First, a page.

Hometown: Salt Lake City, Utah
After traversing 4 miles across a vast desert sandstone landscape we made a quick descent into the canyon where we would be spending the remainder of the day. Scrambling down a sandy rock face, over massive boulders and weaving through ancient fallen trees the sun quickly retreated behind the mighty walls we once stood atop. After teaching our companions how to rappel, stopping to adorn our wetsuits, having a not so quick lunch break and allowing the rangers- who happened to be the only other people we would see all day-pass us, reality sunk in.
I knew that I would be face first with my fears as we made our way through The Subway deep in the backcountry of Zion National Park, but nothing could have prepared me for the emotional rollercoaster I was about to experience.
From as early as I can remember, I have been absolutely terrified of the lurking creatures in the deep dark watery abyss. Growing up I remember my cousins teasing me when we would go visit at my grandparents lake house- pushing me in the water towards the fish and throwing seaweed at me, as kids do.
So, naturally, when we arrived at our first swimming hole, everything inside (and outside) of me screamed to turn around and run away. I felt my entire body tense up. “This isn't safe- I can't do this,” were on a loop in my mind.
As I sat there, at the water's edge, I was faced with the fact that turning around was no longer a viable option. We had passed the first rappel and exiting the canyon the way we came would be a difficult feat. I had a decision to make: jump in or try to figure out a way back up the 30ft boulder we had gone down 10 minutes prior.
I took several deep breaths, reframed my self talk, and walked myself through how I was going to conquer my fear. Luckily, I was not alone and have the most amazing partner that was willing to swim back and guide me through the experience despite the crippling cold water. The water, though dark, was clear enough that I could see a few rocks at the bottom of the pool. My partner swam through the same waters a moment earlier and made it safely to the other side without being dragged to the depths of the unknown by whatever creatures lurked below us.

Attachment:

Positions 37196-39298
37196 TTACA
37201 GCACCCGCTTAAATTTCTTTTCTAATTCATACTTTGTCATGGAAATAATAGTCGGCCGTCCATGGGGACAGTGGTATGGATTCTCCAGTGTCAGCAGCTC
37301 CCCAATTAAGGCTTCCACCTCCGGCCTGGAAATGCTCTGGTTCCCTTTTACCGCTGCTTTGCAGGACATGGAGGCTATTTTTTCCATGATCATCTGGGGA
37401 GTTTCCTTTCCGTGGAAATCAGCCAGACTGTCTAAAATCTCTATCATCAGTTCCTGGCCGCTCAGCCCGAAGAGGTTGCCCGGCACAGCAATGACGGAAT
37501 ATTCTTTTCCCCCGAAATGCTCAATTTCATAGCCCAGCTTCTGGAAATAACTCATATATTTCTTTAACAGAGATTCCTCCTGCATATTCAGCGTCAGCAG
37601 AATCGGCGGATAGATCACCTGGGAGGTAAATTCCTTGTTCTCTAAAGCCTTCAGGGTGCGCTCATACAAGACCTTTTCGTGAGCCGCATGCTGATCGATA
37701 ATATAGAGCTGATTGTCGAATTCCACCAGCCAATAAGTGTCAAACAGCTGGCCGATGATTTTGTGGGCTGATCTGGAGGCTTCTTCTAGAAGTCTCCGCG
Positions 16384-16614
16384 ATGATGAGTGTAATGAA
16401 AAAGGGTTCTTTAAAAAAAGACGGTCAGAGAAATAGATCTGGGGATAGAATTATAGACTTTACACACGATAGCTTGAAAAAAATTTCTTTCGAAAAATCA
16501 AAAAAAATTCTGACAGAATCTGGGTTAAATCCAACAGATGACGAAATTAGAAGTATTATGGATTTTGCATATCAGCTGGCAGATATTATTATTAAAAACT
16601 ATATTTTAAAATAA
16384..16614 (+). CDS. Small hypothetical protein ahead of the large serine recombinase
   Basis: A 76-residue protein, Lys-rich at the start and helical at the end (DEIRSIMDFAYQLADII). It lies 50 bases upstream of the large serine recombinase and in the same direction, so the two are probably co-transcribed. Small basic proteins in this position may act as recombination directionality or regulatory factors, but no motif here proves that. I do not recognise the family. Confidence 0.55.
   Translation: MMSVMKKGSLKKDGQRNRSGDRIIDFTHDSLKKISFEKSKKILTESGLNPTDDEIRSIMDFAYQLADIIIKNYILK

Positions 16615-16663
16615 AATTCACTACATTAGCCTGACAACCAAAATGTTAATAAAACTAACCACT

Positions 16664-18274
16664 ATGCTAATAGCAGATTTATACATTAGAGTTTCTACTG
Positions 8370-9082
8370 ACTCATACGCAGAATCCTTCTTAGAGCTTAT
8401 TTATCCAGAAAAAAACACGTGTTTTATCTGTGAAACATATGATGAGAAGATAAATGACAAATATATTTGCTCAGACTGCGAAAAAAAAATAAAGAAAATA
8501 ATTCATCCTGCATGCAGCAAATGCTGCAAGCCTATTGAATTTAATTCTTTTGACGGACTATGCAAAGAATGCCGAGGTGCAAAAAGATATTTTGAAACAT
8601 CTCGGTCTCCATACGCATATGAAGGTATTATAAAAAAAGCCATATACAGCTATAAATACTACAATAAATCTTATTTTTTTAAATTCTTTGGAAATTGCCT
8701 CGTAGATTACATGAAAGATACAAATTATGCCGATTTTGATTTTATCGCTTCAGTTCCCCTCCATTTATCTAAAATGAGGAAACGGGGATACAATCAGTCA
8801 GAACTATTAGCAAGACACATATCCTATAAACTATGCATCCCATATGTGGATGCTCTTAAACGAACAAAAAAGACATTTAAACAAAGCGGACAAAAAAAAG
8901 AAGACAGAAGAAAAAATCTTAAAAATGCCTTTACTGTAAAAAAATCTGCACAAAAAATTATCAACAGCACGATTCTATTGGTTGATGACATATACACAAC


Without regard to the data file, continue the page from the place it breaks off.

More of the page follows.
After several minutes, I lowered myself into the water and moved swiftly to “safety”. The fear was real, all encompassing, and guess what- IT DIDN'T KILL ME.
Looking back at that moment, now that I’m safe and sound on my couch, I realized that when we embrace fear- we embrace the illusion of safety that our comfort zone provides us. I believed that if I didn't jump in everything would be fine, and it would have been. But the reality is that when we move through fear, we provide space for the most beautiful transformation of self to take place.
As we made our way deeper into the world-renowned slot canyon we were greeted by several more pools, much deeper and darker than the first. Though terrified, I knew I was capable. My mantra switched from panic and self doubt to: “you can do this.”
And then we reached the ultimate test. After rappelling down a beautiful waterfall and wading through mid thigh level waters we reached a boulder lodged in the middle of the path. The walls were no more than an arms length wide and as I climbed atop our newest obstacle to view what laid ahead for us- I saw it. A deep, dark cauldron of water about 4 feet below where I was standing. Until this point I was able to lower myself into each pool we had come across. This time, slow and steady was not an option. There was no easing into the fear. I literally had to jump all in.